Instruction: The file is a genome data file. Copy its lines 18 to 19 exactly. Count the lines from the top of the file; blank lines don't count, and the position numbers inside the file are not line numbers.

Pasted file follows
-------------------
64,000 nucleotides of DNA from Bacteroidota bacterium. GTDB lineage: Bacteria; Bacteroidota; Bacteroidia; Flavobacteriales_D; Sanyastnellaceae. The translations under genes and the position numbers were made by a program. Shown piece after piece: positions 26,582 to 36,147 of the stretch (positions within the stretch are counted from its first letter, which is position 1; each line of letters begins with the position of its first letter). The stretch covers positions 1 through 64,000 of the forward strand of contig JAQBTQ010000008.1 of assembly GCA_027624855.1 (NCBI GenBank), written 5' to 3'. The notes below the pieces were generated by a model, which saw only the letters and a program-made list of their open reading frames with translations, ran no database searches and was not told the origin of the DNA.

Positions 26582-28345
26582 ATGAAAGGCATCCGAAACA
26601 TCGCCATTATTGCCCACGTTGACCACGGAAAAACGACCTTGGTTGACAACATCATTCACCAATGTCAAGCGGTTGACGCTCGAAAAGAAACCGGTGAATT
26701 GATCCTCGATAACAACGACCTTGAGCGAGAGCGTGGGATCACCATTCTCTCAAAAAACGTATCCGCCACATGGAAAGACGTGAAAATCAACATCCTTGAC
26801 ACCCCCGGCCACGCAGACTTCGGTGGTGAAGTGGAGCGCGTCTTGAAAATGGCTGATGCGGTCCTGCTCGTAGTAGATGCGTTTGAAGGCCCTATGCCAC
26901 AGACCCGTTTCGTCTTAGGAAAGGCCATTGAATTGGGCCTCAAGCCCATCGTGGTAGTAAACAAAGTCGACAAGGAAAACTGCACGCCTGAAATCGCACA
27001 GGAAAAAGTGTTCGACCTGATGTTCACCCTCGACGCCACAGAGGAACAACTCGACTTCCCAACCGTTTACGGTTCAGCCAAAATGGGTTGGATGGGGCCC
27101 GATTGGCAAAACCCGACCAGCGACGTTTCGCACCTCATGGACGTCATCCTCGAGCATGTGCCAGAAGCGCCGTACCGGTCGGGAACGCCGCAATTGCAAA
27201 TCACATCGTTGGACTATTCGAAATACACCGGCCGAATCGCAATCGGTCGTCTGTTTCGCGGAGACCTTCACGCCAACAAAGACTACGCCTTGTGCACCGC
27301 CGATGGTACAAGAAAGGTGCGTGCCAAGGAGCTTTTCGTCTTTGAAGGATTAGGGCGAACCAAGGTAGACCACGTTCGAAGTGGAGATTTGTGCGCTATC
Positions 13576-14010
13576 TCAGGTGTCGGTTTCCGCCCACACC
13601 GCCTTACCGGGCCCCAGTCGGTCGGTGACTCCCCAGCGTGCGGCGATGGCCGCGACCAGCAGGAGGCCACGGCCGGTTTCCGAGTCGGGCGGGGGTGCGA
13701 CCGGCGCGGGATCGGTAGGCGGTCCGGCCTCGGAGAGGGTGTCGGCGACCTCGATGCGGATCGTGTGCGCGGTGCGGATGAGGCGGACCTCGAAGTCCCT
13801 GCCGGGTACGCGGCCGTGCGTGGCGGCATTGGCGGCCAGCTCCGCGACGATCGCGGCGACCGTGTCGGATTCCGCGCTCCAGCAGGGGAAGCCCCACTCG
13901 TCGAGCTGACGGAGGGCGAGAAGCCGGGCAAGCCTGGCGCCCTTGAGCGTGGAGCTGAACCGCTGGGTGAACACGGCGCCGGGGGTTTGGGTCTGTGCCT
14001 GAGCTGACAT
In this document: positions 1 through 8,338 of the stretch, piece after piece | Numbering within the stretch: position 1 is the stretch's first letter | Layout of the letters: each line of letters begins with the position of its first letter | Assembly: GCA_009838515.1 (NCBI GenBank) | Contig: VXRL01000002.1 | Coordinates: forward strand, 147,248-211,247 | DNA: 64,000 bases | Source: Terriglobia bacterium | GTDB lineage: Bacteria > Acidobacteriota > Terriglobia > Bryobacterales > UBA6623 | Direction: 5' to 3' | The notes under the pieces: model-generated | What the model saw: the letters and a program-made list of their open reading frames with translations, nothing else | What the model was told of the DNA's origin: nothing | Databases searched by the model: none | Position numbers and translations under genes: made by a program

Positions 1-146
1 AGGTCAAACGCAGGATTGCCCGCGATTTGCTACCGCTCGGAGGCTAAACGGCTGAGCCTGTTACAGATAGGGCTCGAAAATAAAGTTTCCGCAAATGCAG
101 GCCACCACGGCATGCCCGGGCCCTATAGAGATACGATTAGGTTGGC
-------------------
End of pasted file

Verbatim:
14001 GAGCTGACAT
In this document: positions 1 through 8,338 of the stretch, piece after piece | Numbering within the stretch: position 1 is the stretch's first letter | Layout of the letters: each line of letters begins with the position of its first letter | Assembly: GCA_009838515.1 (NCBI GenBank) | Contig: VXRL01000002.1 | Coordinates: forward strand, 147,248-211,247 | DNA: 64,000 bases | Source: Terriglobia bacterium | GTDB lineage: Bacteria > Acidobacteriota > Terriglobia > Bryobacterales > UBA6623 | Direction: 5' to 3' | The notes under the pieces: model-generated | What the model saw: the letters and a program-made list of their open reading frames with translations, nothing else | What the model was told of the DNA's origin: nothing | Databases searched by the model: none | Position numbers and translations under genes: made by a program